ROCKVILLE, MD. — The US Food and Drug Administration (FDA) on Aug. 9 issued a company-wide warning letter to Midwestern Pet Food addressing significant violations of the Food, Drug and Cosmetics (FD&C) Act uncovered across all manufacturing sites. These violations were related to two recalls issued by the company in the last year, of which one resulted in at least 130 dog deaths. The agency threatened legal action, “including product seizure and/or injunction,” if the issues are not sufficiently addressed.
The warning was spurred by a voluntary recalls issued by Midwestern Pet Food on Dec. 30, 2020, due to potentially deadly levels of aflatoxins in several Sportmix pet food products and other brands manufactured by the company at its Chickasha, Okla. facility. As of Aug. 9, the FDA was aware of more than 130 deaths and over 220 illnesses among dogs linked to that aflatoxin recall. The agency stated this as an approximate count which “may not reflect the total number of pets affected.”
Aflatoxin levels in the pet foods associated with this recall were as high as 558 ppb, according to testing conducted by the Missouri Department of Agriculture, the Office of the Texas State Chemist and the FDA. The agency stated it considers any pet food products containing 20 ppb of aflatoxin are considered adulterated.
This recall prompted an inspection of the company’s four production facilities in Chickasha, Monmouth, Ill., Evansville, Ind., and Waverly, N.Y. between Feb. 1 and April 16. The inspections revealed significant, across-the-board violations of Current Good Manufacturing Practices, Hazard Analysis and Risk-Based Preventive Controls, the agency stated.
Midwestern Pet Foods issued another voluntary recall on March 26, 2021, warning consumers that certain lots of 104 dog and cat food brands manufactured by the company could be contaminated with Salmonella, which were manufactured at its facility in Monmouth. This recall was cause for an inspection of that Illinois facility, in which the FDA discovered Midwestern Pet Food’s food safety program was “inadequate to significantly minimize or prevent Salmonella in its pet food.”
According to the letter, Midwestern Pet Food told the FDA that it tests corn products for aflatoxins in-house upon receiving those ingredients, but the agency found improper sample preparation procedures were being used for this preventive control, causing them to be unreliable.
Additionally, the letter stated that Midwestern Pet Food collected samples for nine lots of finished Sportmix and Earthborn pet food products to conduct in-house and third-party testing for Salmonella. The in-house samples were “presumptively Salmonella-positive,” a finding that was corroborated by the third-party laboratory, but a portion of seven of those lots were still distributed.
Following both the aflatoxin and the Salmonella recalls, Midwestern Pet Food provided explanations of procedures and actions taken to reduce future food safety risks to the FDA, but the agency reported those responses did not include adequate information or supporting documentation to determine whether the corrective actions would be enough.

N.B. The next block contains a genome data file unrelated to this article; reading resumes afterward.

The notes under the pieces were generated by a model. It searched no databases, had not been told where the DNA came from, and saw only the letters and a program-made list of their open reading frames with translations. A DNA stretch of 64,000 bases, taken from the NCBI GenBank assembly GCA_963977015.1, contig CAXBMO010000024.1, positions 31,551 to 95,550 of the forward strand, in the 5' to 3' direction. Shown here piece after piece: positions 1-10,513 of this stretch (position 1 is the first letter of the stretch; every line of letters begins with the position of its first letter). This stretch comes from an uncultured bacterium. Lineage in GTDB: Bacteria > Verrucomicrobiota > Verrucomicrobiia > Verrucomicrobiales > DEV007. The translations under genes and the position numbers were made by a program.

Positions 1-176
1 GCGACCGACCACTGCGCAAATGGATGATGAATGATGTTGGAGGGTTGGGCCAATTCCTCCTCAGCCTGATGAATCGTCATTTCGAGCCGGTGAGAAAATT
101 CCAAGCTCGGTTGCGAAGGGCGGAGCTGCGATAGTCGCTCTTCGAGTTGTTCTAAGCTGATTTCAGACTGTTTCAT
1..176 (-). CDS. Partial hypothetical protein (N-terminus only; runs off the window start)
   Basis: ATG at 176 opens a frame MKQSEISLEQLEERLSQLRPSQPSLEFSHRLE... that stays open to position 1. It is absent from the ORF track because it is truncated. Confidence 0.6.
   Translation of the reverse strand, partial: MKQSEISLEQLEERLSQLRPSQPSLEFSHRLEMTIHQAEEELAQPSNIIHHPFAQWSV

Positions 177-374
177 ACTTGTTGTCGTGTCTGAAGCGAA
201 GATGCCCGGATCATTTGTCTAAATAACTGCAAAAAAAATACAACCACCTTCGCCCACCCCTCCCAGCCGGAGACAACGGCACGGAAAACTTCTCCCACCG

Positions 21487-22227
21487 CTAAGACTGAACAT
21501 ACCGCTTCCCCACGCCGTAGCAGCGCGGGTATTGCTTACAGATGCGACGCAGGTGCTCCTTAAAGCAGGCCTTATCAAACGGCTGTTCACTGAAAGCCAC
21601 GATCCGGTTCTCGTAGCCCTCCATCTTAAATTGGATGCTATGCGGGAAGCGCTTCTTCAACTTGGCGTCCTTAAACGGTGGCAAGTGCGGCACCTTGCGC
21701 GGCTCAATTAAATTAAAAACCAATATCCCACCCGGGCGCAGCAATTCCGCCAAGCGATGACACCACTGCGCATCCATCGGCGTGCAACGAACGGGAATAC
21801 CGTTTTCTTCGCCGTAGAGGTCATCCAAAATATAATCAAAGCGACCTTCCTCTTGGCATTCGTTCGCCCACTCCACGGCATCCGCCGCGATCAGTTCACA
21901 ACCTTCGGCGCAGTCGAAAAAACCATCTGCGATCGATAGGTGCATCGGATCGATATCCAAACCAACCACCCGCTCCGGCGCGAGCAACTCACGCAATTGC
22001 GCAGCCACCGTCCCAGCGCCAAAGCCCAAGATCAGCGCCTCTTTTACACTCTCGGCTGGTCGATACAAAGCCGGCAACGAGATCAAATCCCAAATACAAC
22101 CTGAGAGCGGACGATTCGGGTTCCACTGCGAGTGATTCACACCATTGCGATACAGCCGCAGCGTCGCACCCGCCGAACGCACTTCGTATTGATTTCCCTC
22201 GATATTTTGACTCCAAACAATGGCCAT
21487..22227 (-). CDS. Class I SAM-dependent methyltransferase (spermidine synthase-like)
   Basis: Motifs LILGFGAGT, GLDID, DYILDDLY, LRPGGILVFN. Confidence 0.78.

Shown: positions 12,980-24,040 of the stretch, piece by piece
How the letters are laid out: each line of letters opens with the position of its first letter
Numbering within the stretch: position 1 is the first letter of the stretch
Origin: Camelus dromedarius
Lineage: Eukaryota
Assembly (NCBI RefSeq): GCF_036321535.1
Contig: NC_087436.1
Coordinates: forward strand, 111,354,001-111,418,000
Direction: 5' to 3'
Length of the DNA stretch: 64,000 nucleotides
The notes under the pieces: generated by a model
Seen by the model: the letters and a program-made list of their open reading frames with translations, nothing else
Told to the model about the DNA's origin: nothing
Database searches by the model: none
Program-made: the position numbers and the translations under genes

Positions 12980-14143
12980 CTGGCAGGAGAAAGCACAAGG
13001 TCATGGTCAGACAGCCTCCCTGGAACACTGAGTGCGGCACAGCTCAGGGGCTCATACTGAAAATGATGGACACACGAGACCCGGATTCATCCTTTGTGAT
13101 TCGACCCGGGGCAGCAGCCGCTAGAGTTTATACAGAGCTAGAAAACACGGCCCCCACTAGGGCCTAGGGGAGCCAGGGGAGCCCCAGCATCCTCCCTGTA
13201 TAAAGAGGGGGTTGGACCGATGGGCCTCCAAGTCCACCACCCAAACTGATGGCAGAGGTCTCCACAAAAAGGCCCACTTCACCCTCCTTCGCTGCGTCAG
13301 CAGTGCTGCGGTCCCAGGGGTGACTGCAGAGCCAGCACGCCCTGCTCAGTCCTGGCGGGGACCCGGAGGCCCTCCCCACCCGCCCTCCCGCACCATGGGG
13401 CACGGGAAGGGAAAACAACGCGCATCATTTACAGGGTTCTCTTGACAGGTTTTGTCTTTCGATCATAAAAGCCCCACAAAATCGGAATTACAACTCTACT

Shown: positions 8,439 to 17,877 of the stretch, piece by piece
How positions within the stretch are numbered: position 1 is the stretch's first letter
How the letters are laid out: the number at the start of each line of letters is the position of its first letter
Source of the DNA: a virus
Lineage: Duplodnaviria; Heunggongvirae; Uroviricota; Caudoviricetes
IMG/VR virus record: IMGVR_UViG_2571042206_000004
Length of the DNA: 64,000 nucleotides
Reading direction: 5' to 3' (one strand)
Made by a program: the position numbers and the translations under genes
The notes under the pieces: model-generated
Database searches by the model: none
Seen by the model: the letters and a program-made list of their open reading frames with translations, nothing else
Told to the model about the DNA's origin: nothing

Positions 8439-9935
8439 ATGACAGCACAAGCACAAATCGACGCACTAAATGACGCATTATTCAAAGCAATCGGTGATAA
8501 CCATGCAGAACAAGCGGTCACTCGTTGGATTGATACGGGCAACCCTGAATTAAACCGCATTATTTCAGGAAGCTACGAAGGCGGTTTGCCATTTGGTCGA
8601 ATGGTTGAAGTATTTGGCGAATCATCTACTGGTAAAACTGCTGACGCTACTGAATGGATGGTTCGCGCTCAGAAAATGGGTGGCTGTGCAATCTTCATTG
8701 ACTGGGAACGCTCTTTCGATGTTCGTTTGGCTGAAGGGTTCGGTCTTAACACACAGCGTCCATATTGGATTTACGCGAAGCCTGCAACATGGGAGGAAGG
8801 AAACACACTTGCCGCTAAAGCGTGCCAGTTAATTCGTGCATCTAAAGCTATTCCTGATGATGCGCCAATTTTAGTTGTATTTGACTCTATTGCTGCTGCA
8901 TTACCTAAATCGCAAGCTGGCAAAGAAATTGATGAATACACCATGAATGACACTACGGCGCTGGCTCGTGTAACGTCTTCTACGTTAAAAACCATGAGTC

“You [Midwestern Pet Food] have not provided documentation showing that you have adequately implemented your preventive control for mycotoxins that will significantly minimize or prevent this hazard,” the letter stated. “You also have not provided documentation showing that you have adequately implemented preventive controls for Salmonella to prevent the recontamination of product (b)(4) from reoccurring at your IL facility or occurring at your other three facilities. Therefore, we are unable to fully assess your corrective actions.”
Company leaders are expected to respond to the warning letter with a list of specific corrective actions and documentation to prove those actions or, if it does not believe it is in violation of the FD&C Act, provide reasoning and supporting evidence for consideration by the FDA. Failure to respond could result in legal action.
“We are issuing this corporate-wide warning letter because inspections of Midwestern Pet Foods, Inc.’s manufacturing plants revealed evidence of violations, which were shared across multiple plants and were associated with the illness or death of hundreds of pets who had eaten the company’s dry dog food,” said Steven M. Solomon, MPH, DVM, director of the FDA’s Center of Veterinary Medicine (CVM). “Samples of dog food were found to contain high levels of aflatoxin. It is imperative that manufacturers and distributors of pet foods understand their responsibility to comply with all requirements of federal law and FDA regulations and, when applicable, to implement a robust hazard analysis and risk-based preventive controls program. We’ll continue to hold companies accountable and protect animal health as a core element of the FDA’s public health mission.”
The letter was addressed to Jeffrey Nunn, president, chief executive officer and co-owner of Midwestern Pet Food, but also sent to Richard Nunn, vice president and co-owner, and three plant managers for the company’s US facilities.
Read the full warning letter here.
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